The River Reporter Special Sections Header

Overcast
Overcast
60.8 °F
October 01, 2014
River Reporter Facebook pageTRR TwitterRSS Search Login

A BioBlitz comes to Ten Mile River Scout Camp

Mary Anne Carletta, left, Jack Barnett and Dave Wasilewski of the Wyoming Valley Mushroom Club were members of the team working to identify species of fungi collected by scientists, amateur naturalists and volunteers at the 2013 Upper Delaware BioBlitz. In the end, 51 species of mushrooms were identified.
Photos by Sandy Long

By Jack Barnett and Mary Anne Carletta

[Editor’s note: Jack Barnett and Mary Anne Carletta, summertime residents of Hawley, PA, were among dozens of scientists and volunteers who participated in the 2013 Upper Delaware BioBlitz (UDBB) last June, a species census conducted on a riverfront property along the Delaware near Starlight, PA. This year, they will again join the UDBB to be held June 28 and 29 at the Ten Mile River Scout Camp in the Town of Tusten, NY. The River Reporter asked Jack and Mary Anne to explain a bioblitz by recalling their experiences of last year’s science and environmental event.]

JUNE 2013, STARLIGHT, PA — It is 8 a.m. on a rainy June morning, and we’re driving north to reach our camping spot and setup prior to the start. Last night was the largest rainfall of the year, with over five inches, and we’re worried about camping next to the Delaware River, right where the West Branch joins the Main Stem. Are the roads open? Will there be flooding? How will we keep our equipment dry? Starting at 12 noon, we’ll have only 24 hours to collect and try to identify as many mushrooms as we can, found on the 63-acre site. The 2013 Upper Delaware BioBlitz is on! But first we have to get there.

We are just two of the 50-plus scientists and amateur naturalists who have volunteered to spend 24 hours, straight, to catalog the bio-diversity of the site, and then host a public educational program the next day. Our team is the fungi team, led by the Delaware Highlands Mushroom Society (dhmushrooms.org) and is made up of four local mushroomers.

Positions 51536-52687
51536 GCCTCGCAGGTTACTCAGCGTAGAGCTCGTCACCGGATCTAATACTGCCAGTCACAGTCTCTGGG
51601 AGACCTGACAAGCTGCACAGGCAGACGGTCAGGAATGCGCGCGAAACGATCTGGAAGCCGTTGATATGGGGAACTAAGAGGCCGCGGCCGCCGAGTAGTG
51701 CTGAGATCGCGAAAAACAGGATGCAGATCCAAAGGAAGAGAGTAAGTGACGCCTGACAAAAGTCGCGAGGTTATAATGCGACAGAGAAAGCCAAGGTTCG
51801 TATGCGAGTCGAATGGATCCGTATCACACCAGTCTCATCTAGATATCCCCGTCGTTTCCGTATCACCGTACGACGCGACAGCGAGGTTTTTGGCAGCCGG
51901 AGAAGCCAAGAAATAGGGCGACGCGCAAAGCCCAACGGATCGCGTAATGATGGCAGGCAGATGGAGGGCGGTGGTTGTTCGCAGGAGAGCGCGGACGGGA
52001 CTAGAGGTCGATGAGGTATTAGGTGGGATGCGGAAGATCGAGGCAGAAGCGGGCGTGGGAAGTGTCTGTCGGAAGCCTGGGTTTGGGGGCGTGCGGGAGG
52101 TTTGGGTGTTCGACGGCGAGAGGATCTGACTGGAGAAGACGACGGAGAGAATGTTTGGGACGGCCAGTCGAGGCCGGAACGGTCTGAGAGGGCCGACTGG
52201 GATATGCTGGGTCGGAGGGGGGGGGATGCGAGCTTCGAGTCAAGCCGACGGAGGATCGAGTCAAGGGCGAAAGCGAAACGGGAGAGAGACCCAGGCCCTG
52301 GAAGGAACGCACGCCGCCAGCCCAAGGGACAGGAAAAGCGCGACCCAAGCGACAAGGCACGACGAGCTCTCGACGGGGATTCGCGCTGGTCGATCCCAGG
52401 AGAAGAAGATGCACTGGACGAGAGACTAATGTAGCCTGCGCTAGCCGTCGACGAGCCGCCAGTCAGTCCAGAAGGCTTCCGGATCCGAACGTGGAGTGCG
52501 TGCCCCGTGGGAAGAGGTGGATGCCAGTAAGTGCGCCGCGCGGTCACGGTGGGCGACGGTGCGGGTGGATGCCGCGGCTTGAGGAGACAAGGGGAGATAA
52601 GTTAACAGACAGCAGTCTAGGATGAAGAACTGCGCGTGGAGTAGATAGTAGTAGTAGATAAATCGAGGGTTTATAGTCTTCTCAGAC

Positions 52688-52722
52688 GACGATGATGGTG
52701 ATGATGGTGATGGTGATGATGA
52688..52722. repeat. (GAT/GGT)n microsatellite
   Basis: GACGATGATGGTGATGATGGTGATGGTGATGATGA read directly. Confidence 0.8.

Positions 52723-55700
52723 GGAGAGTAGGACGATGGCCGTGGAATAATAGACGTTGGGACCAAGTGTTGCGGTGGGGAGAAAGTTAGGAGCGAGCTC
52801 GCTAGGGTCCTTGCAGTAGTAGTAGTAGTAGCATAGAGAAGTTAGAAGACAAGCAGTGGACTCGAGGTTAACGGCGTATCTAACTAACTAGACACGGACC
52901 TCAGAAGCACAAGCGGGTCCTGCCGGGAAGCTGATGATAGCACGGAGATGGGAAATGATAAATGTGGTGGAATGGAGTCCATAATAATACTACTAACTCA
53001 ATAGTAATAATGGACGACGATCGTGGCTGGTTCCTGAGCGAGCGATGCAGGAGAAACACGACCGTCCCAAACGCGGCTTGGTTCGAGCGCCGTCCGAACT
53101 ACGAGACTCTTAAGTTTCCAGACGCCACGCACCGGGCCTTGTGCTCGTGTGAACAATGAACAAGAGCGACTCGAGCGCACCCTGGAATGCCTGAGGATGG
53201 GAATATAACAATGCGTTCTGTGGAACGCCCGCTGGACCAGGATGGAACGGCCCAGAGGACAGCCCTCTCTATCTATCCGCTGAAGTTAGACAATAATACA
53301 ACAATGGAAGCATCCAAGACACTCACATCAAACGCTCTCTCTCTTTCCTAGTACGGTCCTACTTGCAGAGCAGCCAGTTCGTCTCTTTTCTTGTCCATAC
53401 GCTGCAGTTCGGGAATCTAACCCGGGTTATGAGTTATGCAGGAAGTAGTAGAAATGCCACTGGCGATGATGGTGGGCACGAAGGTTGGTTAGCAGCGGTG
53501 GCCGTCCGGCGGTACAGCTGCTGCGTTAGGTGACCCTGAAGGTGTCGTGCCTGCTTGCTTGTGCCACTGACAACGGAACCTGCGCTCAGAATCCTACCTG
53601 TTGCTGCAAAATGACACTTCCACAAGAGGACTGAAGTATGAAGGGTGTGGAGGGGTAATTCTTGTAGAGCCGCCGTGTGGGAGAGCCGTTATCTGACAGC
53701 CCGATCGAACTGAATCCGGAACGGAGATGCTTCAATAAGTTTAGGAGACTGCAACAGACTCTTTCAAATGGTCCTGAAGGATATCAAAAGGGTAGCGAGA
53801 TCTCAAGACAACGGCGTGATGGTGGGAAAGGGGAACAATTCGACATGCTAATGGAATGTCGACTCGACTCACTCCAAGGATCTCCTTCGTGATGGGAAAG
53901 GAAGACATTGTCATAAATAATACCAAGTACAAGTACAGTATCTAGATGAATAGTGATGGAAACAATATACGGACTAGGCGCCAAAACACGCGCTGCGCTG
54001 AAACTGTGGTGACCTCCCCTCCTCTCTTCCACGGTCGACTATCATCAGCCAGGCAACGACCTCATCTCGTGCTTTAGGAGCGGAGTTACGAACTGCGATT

We are one of nine such teams, all looking for as many living organisms as we can find and identify in just one day. Our team has no chance at the title of “Most Identified Species.” It’s June; the spring mushrooms are mostly long gone, and the summer and fall species won’t be out yet. Other teams have national and regional experts coming from Cornell, Drexel, Pittsburgh, NYC and elsewhere. The invertebrate team includes lots of young hands (4H club members) with prior experience from the biannual Monroe County Environmental Education Center BioBlitz. The real race will be between them and the botany team, which includes acclaimed scientist and Pennsylvania author Ann Rhoads.

We arrive at the site okay, though later than intended due to storm-damaged roads. At least it’s mushroom weather! Mushrooms love the rain and need lots of moisture in order to fruit. The mushrooms we find are exactly that, the “fruit” of the fungus organisms. However, we would likely find more in two or three days from now, rather than searching the woods and fields while it’s still raining.